Title: Always Forward! Never Straight
Author: Charley Descoteaux
Publisher: CeeTwo Publications/Self Published
Release Date: January 1, 2018
Page Count: 80
Reviewed by: Kristin F.
Heat Level: 2.0 flames out of 5
Rating: 3.5 stars out of 5
Love isn’t a sprint, it’s a marathon.
Baxter Bryan is the nerdy half of BaxCo, a start-up in Portland’s Silicon Forest creating cutting-edge high-tech toys. He’s also a hermit. When BaxCo sponsors the Portland Rock and Roll Half Marathon, Bryan decides to break out of his comfort zone and do more than listen to the music with a beer in hand. The race has barely started when he bumps into a fit, handsome man, causing sparks to fly. But the long hours needed to make BaxCo a success aren’t the only reason Bryan spends most of his time alone in his apartment.
Cay Nissen runs every day to stay in shape. He would love to run away from his job in a Silicon Forest cube farm, but keeps returning to support his teenaged daughter. His true love is music. Cay writes songs for the band he helped form in high school but doesn’t see any way to turn music into a career. The half marathon seemed like a decent way to pass a Saturday, make his boss happy, and catch a performance of his old band all at the same time. When he meets a man who sparks his interest, the safety of his cubicle isn’t the only part of his life that’s in jeopardy of changing.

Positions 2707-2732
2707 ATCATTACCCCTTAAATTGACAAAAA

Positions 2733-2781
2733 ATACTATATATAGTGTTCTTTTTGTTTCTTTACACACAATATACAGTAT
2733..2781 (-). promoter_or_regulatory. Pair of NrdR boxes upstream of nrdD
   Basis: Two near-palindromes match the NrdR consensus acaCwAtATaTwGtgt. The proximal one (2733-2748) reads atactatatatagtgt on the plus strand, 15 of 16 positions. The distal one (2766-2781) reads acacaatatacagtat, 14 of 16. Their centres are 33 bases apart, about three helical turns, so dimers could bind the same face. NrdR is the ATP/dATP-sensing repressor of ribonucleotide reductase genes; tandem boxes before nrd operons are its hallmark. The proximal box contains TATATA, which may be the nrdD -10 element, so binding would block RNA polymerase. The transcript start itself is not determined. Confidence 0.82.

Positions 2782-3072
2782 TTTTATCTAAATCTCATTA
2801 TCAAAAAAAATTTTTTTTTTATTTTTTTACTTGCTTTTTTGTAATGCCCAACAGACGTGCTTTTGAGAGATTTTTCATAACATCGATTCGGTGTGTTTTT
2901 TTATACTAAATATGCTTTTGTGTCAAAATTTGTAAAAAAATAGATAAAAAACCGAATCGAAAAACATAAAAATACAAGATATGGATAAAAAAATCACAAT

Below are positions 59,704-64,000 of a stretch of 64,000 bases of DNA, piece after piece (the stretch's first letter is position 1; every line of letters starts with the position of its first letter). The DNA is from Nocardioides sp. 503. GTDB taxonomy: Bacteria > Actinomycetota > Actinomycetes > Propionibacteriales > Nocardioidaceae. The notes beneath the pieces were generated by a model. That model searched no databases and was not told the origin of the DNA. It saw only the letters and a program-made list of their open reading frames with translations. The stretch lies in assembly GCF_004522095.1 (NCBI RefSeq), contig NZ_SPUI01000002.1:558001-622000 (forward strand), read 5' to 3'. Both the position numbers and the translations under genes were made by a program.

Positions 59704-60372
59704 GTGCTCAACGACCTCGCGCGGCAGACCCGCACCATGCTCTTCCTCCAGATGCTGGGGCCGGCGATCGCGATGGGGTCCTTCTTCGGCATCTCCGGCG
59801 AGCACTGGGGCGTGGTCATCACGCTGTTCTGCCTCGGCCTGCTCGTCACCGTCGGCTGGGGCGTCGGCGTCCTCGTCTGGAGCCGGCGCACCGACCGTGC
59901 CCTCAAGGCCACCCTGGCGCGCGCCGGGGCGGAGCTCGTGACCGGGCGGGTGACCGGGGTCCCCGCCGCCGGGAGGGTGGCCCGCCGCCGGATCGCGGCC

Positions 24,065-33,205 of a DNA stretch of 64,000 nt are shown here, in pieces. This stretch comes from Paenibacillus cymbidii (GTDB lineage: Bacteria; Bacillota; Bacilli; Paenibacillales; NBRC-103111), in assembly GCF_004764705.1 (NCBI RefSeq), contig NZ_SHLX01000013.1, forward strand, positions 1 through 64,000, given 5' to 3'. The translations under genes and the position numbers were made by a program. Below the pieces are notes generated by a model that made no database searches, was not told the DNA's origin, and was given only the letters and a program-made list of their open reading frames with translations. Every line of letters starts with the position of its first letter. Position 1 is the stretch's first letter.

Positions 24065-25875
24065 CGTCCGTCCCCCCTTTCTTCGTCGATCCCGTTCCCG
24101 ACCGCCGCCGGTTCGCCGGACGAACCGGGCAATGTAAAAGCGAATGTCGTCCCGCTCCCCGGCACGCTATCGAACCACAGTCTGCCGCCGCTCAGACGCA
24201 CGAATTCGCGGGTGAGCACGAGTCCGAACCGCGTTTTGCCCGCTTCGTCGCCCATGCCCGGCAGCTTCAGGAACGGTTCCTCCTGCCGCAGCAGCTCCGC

Blurb summarizes the story quite well so I won’t rehash. This is a short and sweet read, with one moment of angst that the astute reader will see coming from a 13.5 miles away.
I’m waffling a bit – wondering if this wouldn’t have benefited from being a tich longer. The romance is more of a sprint than a marathon, despite what the little lead-in says. Bryan and Cay hit it off immediately – almost too fast for my tastes so I was left with vague feelings of discomfort.
The insta-romance is what leads to the Big Misunderstanding, except it’s not really a Misunderstanding per-se so much as major lack of communication. Even Cay’s daughter recognizes the situation as such and acknowledges it in a much more mature fashion.
There are some references to physical abuse, which might be a trigger for some. I thought this aspect of Bryan’s background was underwritten, especially when it came to Bryan’s reaction during the Big Misunderstanding. I don’t want to say more, because this is a short story and I don’t want to drop spoilers.
I liked Cay’s family dynamics – non-traditional and interesting. Bryan’s cousin was almost too much Tell All Bestie!, which, for those of you who follow my reviews, know I can’t stand. But that trait didn’t quite cross my invisible line so that character worked.
Overall, a sweet, if fast, romance around family, running, music, and technology.